Inclination; the angle between the plane of the stars' orbits and the plane of the sky. Imagine laying the orbit flat on our line of sight to the target star system. In that orientation the stars would appear to us to move from side to side on a straight line. We define that inclination as 90˚ and we measure the actual inclination of the system by an angle between 0˚ and 180˚. If the system has an inclination less than 90˚, the stars appear to revolve counterclockwise about our line of sight (which we imagine always passing through the system's barycenter) and we call the orbit prograde. If the system has an inclination greater than 90˚, the stars appear to revolve clockwise about our line of sight and we call the orbit retrograde.

i=inclination in degrees.

    Position angle of the secondary's ascending node; the angle between the Ecliptic north vector and the line of nodes, measured counterclockwise from the line pointing Ecliptic north toward the system's ascending node.

Ω=position angle of the ascending node in degrees.

    Longitude of Periastron (or Argument of Periastron); the angle between the line of nodes and the orbit's major axis (line of apsides), measured from 0˚ to 360˚ in the prograde direction (the direction of the secondary's motion) in the plane of the true orbit, from the secondary's ascending node to the secondary's periastron

ω=longitude of periastron in degrees.

    On a piece of stiff paper draw an ellipse of eccentricity equal to that of the orbit and draw an arrow indicating the direction of the star's motion on the orbit that the ellipse represents. Imagine standing on the Ecliptic plane with the Ecliptic north pole directly overhead. Look toward the target star and so hold the paper that the line of apsides coincides with your line of sight and the north vector of the orbit (defined by the right-hand rule: when your right thumb, extended in a thumbs-up gesture, points north, the fingers of that hand curl in the same way that the body moves on its orbit) points Ecliptic north. Designate the farther focus of the ellipse as the barycenter, the system's center of mass. In that orientation your ellipse has a position angle of +270 degrees, an inclination of 90 degrees, and a longitude of periastron of 90 degrees. Rotate the paper counterclockwise about the line of apsides by Ω-90 degrees (clockwise if you get a negative number). Turn the paper ω-270 degrees in the prograde direction about the orbit's north vector (retrograde if you get a negative number). And then tilt the paper i-90 degrees about the line of nodes, turning the paper by the right-hand rule if you get a positive number and by the left-hand rule if you get a negative number, the appropriate rule stating that when the thumb of the appropriate hand points from the orbit's ascending node to its descending node, the fingers curl in the direction you must turn the paper. With the paper in that position you have a picture of the orbit of the system's secondary star. The ellipse represents the orbit of the system's primary star if you change the position of the barycenter from one focus of the ellipse to the other.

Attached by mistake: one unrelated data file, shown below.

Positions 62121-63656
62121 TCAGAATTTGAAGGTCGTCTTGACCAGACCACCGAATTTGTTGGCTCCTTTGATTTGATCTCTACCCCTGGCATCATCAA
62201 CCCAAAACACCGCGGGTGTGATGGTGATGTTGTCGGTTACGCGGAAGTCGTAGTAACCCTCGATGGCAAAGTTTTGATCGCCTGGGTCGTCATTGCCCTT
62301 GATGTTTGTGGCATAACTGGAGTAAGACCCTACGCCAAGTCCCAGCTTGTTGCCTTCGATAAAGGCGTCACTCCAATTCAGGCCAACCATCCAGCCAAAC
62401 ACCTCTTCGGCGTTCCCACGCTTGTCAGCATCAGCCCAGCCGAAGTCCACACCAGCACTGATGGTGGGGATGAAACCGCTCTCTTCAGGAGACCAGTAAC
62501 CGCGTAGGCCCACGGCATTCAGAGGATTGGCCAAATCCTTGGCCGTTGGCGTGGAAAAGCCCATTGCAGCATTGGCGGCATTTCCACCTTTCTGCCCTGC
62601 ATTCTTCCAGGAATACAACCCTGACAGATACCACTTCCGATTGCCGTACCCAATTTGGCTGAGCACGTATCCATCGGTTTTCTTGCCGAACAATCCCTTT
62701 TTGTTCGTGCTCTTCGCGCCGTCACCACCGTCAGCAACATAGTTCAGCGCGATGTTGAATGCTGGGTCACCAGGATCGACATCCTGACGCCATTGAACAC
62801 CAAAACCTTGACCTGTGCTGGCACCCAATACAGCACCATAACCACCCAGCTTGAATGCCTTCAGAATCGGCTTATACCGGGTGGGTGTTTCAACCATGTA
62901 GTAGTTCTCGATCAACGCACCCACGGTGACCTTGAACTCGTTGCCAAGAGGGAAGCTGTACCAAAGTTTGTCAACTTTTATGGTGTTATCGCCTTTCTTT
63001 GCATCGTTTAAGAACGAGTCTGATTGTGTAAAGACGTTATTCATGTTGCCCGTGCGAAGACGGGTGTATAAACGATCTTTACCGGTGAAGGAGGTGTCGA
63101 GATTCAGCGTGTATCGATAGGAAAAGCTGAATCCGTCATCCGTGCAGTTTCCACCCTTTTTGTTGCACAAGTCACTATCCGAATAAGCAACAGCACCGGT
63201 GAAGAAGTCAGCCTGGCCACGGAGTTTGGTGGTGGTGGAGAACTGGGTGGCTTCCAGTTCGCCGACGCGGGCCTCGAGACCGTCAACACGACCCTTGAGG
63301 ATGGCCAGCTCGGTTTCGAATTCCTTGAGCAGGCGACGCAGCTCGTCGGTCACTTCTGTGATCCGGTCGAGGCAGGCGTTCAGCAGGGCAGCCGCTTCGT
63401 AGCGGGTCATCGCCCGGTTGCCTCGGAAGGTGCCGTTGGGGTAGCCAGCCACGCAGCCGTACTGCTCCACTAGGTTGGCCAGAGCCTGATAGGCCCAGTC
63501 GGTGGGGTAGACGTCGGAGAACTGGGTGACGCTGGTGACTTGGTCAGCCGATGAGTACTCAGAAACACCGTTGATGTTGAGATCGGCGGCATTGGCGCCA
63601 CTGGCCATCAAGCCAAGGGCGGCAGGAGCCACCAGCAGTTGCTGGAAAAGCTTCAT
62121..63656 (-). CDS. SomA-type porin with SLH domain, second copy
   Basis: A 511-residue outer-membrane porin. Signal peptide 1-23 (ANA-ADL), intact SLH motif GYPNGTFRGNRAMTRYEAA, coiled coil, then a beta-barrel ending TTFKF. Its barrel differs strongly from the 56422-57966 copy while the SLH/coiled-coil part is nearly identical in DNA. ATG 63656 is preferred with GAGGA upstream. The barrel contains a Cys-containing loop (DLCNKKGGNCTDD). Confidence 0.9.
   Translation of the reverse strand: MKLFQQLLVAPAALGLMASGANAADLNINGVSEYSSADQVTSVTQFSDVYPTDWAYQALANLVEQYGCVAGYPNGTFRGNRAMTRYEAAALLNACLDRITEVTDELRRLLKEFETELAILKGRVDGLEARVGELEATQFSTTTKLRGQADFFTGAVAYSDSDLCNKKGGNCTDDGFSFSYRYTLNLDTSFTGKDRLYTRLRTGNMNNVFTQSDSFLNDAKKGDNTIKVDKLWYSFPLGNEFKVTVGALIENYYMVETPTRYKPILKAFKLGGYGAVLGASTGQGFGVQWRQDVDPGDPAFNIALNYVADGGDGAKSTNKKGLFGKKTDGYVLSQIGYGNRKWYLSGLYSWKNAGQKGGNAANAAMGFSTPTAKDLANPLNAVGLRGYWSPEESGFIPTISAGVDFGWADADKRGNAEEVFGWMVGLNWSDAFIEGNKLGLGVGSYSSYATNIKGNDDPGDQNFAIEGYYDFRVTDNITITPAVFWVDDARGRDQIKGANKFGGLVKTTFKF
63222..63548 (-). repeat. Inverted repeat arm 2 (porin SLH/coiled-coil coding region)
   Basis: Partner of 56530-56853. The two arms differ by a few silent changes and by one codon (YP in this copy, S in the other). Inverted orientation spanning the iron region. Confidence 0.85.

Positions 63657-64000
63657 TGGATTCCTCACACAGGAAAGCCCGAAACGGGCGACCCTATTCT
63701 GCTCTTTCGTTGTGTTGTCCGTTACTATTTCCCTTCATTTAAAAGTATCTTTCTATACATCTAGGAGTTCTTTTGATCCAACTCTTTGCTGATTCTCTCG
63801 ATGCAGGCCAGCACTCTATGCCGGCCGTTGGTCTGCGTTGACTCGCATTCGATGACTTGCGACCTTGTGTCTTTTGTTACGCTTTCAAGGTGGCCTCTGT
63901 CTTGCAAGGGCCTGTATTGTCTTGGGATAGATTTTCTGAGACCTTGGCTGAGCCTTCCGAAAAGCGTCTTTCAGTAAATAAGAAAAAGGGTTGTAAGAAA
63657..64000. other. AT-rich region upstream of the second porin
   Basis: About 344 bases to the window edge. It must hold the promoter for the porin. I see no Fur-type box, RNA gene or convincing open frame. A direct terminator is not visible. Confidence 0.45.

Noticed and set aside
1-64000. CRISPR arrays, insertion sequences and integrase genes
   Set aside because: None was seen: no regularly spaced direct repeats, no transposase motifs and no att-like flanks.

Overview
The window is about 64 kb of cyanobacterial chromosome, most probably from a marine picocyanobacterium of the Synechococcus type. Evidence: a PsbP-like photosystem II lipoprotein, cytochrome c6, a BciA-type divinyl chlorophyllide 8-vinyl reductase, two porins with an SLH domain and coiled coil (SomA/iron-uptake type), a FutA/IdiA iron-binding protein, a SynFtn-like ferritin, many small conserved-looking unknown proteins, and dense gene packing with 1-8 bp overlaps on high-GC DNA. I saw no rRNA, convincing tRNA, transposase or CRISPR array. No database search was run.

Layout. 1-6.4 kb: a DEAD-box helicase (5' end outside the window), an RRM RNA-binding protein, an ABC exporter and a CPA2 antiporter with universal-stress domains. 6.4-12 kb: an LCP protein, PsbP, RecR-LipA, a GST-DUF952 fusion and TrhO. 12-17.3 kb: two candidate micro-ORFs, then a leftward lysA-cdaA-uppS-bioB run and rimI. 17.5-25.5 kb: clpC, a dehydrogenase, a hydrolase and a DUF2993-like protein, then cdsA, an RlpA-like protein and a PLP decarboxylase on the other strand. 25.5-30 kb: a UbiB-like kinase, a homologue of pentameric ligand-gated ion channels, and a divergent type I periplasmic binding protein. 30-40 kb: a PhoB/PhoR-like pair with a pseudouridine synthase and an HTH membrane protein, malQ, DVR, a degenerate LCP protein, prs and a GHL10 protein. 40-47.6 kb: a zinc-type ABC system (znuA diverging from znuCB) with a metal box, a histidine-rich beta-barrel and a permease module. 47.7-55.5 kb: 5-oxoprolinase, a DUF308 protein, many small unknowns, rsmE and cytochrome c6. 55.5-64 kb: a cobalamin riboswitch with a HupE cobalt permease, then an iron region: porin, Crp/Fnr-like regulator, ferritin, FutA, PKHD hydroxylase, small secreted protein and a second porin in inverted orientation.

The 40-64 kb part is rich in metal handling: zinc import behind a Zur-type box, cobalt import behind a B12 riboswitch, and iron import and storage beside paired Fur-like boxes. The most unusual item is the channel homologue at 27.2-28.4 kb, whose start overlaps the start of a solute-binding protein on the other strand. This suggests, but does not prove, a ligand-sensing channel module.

Orbital Period: given in Earth years.

        Time of Periastron passage: calculated out to AD 2300 from Twentieth Century. The presentation format is:

            1. 1900.00 (AD 1900 Jan 01)

The Stars Themselves

Comments on the system as whole, such as age.

    Star A:

        Diameter; measured in kilometers (or as a multiple of Sol's diameter, 1,391,900 km).

        Harvard Class; one of OBAFGKM + one of 1-10 (photospheric temperature in degrees Kelvin).

        Mass; given as a multiple of Sol's mass.

        Brightness; given as a multiple of Sol's brightness.

        Habitable zone: minimum AU - maximum AU (median AU, orbital period in years)

        Surface composition: hydrogen X%, helium Y%, other Z% (Sol = hydrogen 73.7%, helium 24.5%, other 1.81%)

    Star B:

        Diameter; measured in kilometers (or as a multiple of Sol's diameter, 1,391,900 km).

        Harvard Class; one of OBAFGKM + one of 1-10 (photospheric temperature in degrees Kelvin).

        Mass; given as a multiple of Sol's mass.

        Brightness; given as a multiple of Sol's brightness.

        Habitable zone: minimum AU - maximum AU (median AU, orbital period in years)

        Surface composition: hydrogen X%, helium Y%, other Z% (Sol = hydrogen 73.7%, helium 24.5%, other 1.81%).

Planetary system properties:

    stable planetary orbits lie within 1/5 of closest approach of components, __ AU in this case.